An additional concern is that new users don’t know how to process these notifications due to little or inadequate training. Finally, notifications suffer from ambiguous follow-up roles. In many cases, more than one clinician has involvement in the testing process. However, without a clear protocol on follow-up, many times, nothing happens.
Delayed Communication or Miscommunication
Clinicians use EHRs to communicate time-sensitive and critical patient information. This channel doesn’t always work. This problem usually occurs in how systems use the notes section. Not having consistent communication causes delays.
Miscommunication arises when clinicians use the wrong tools. For example, patient triage symptoms should appear in the triage tool, not a scheduling tool.
Gathering Diagnostic Information
Gathering information is a root cause, mostly due to healthcare interoperability challenges. Attribution of the delays in the specific study involved internal and external data sources. Being able to aggregate from multiple sources was met with significant challenges.
The authors found that relevant information was often not visible because it was in pages of scanned documents. The information belonged in a problem list.
The third problem in this category relates to patients seen without a review of abnormal test results. Without it, no one addressed the tests.
These breakdowns occur because of poor EHR UX, as well as issues with workflow and communication.
Not Tracking Test Results
If the system doesn’t track test results, there will be a host of problems. In the study, there were instances of no tracking and broken tracking. Tracking is necessary for patient safety and timely response to abnormal tests. There’s no time for delay in tests that show cancer, infections, or other aggressive diseases.
Why Do the Failures in these Areas?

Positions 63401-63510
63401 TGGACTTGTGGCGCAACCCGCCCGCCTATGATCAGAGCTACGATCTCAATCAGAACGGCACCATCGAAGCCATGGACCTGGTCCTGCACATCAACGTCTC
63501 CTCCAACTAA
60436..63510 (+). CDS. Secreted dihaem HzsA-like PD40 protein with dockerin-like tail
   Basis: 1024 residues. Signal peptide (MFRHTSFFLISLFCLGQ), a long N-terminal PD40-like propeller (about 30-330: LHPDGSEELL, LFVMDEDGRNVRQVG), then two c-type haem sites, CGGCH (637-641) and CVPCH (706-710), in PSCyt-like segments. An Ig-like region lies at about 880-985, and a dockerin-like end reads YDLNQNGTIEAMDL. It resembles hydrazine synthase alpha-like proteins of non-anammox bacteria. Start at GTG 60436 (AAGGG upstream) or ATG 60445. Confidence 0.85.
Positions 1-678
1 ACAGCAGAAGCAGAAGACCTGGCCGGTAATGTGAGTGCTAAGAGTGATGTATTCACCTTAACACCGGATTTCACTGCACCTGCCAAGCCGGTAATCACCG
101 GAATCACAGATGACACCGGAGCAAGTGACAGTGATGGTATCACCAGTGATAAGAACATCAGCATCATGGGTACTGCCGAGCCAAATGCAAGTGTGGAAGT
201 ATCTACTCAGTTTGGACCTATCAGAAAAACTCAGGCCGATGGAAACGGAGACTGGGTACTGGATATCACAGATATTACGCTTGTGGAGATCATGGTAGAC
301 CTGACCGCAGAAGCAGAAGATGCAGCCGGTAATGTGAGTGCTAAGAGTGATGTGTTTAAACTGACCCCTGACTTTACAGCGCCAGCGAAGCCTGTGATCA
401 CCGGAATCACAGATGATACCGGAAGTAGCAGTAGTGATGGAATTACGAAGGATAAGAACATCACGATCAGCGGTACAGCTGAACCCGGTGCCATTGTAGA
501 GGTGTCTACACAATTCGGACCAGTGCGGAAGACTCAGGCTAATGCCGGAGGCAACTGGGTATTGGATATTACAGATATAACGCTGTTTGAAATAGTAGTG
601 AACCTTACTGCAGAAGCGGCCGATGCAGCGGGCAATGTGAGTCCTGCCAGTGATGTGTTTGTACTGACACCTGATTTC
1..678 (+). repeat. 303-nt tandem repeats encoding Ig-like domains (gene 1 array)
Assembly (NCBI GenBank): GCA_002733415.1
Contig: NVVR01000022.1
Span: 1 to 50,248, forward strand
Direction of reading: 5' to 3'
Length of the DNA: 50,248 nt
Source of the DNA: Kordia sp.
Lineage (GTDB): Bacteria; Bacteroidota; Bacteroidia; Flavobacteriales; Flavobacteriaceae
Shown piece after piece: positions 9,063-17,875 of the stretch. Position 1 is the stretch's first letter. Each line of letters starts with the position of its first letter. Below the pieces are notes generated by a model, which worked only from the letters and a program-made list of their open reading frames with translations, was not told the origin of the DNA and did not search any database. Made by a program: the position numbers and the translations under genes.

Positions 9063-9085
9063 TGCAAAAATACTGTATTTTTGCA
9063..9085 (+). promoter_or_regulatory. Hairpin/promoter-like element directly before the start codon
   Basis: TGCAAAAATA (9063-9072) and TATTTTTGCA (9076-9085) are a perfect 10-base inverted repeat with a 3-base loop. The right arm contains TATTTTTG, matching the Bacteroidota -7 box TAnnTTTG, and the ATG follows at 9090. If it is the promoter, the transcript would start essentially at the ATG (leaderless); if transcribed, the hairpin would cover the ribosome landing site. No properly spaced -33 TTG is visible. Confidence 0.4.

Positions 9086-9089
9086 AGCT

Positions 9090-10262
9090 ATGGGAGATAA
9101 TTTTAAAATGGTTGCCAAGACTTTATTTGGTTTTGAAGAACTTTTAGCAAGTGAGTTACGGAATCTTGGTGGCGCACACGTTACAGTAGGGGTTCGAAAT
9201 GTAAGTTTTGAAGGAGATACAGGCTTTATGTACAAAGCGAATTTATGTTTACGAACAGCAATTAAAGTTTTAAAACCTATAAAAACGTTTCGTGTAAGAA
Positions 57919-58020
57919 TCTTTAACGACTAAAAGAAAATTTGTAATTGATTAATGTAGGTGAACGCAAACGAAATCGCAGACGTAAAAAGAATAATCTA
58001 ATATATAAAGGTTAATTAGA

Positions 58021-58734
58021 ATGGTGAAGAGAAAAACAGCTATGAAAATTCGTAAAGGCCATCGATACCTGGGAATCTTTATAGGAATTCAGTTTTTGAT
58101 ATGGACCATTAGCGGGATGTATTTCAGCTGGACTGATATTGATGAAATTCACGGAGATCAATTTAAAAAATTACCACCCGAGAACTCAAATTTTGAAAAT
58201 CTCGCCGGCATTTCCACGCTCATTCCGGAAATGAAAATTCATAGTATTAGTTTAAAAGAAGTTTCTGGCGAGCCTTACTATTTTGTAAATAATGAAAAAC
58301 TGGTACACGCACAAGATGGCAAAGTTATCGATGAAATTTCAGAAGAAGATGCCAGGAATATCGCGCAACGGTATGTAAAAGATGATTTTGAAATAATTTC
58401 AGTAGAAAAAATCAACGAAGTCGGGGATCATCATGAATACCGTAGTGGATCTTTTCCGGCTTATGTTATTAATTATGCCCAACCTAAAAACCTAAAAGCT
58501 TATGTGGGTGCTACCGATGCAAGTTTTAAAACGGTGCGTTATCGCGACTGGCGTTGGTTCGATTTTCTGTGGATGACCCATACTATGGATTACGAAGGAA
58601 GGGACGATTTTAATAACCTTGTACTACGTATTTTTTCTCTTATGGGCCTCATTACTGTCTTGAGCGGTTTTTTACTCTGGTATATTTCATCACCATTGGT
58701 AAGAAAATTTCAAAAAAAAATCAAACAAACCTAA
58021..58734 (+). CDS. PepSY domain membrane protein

The authors deduced that these delay causals were people, workflows and communication, and poor UX for users in the system. Users often have minimal training on EHRs, a constant struggle and key reason for EHR dissatisfaction.
How Can Healthcare IT Intervene?
The authors recommend five interventions to address health IT diagnostic delays.
- Redesign the EHR inbox and message workflow: Restructure the inbox for better prioritization, display, and filtering.
- Develop safety nets to catch missed test results: Technological tools help ensure nothing goes without a response. These safety nets may already exist in some EHRs, or a custom data plug-in may work. Power the plug-in with algorithms to hunt for unanswered results.
- Improve diagnostic information visibility: EHRs should take this under advisement. Interfaces should make this information prominent instead of hidden.
- Track referrals: Healthcare organizations need tracking systems for all electronic referrals so that patients don’t fall through the cracks.
- Optimize order entry design: To achieve this, EHRs should provide decision support and auto-population with required data. This reduces the reliance on manual entry.
- Accelerate interoperability: When systems can’t exchange data, limitations, and delays will continue. The new interoperability rule seeks to provide this; however, interoperability is not a smooth journey.
Healthcare Data Management Solutions
If these challenges sound familiar, then it’s time to work on how to minimize these delays. Streamlining workflows, adding new functionality, and pursuing interoperability will be imperative. Your IT team may not have the bandwidth to manage all these needs.